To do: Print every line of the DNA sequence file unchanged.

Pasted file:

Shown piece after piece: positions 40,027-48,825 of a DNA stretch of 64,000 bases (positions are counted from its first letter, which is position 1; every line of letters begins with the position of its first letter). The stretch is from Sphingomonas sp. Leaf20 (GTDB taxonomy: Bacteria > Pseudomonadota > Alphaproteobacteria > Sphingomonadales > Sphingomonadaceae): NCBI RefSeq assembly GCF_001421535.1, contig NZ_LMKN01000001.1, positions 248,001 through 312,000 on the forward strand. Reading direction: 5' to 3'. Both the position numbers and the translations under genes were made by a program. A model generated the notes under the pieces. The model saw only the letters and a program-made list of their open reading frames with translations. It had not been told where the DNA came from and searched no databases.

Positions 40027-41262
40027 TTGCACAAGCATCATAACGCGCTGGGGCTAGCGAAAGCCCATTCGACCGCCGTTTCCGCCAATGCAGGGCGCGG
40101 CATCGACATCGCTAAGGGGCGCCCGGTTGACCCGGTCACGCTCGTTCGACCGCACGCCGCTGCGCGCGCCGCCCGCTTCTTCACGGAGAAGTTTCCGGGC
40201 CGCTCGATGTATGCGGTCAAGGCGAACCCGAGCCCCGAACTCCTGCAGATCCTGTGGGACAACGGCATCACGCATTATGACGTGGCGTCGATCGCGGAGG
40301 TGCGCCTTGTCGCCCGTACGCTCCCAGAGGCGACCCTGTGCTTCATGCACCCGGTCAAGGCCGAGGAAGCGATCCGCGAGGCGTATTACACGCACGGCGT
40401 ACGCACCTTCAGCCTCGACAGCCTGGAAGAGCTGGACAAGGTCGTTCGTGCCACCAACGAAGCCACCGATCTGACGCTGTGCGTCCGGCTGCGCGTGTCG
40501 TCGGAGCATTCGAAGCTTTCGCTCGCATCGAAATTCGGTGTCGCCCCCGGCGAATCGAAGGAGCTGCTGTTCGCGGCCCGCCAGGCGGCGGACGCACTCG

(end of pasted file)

Shown piece after piece: positions 40,027-48,825 of a DNA stretch of 64,000 bases (positions are counted from its first letter, which is position 1; every line of letters begins with the position of its first letter). The stretch is from Sphingomonas sp. Leaf20 (GTDB taxonomy: Bacteria > Pseudomonadota > Alphaproteobacteria > Sphingomonadales > Sphingomonadaceae): NCBI RefSeq assembly GCF_001421535.1, contig NZ_LMKN01000001.1, positions 248,001 through 312,000 on the forward strand. Reading direction: 5' to 3'. Both the position numbers and the translations under genes were made by a program. A model generated the notes under the pieces. The model saw only the letters and a program-made list of their open reading frames with translations. It had not been told where the DNA came from and searched no databases.

Positions 40027-41262
40027 TTGCACAAGCATCATAACGCGCTGGGGCTAGCGAAAGCCCATTCGACCGCCGTTTCCGCCAATGCAGGGCGCGG
40101 CATCGACATCGCTAAGGGGCGCCCGGTTGACCCGGTCACGCTCGTTCGACCGCACGCCGCTGCGCGCGCCGCCCGCTTCTTCACGGAGAAGTTTCCGGGC
40201 CGCTCGATGTATGCGGTCAAGGCGAACCCGAGCCCCGAACTCCTGCAGATCCTGTGGGACAACGGCATCACGCATTATGACGTGGCGTCGATCGCGGAGG
40301 TGCGCCTTGTCGCCCGTACGCTCCCAGAGGCGACCCTGTGCTTCATGCACCCGGTCAAGGCCGAGGAAGCGATCCGCGAGGCGTATTACACGCACGGCGT
40401 ACGCACCTTCAGCCTCGACAGCCTGGAAGAGCTGGACAAGGTCGTTCGTGCCACCAACGAAGCCACCGATCTGACGCTGTGCGTCCGGCTGCGCGTGTCG
40501 TCGGAGCATTCGAAGCTTTCGCTCGCATCGAAATTCGGTGTCGCCCCCGGCGAATCGAAGGAGCTGCTGTTCGCGGCCCGCCAGGCGGCGGACGCACTCG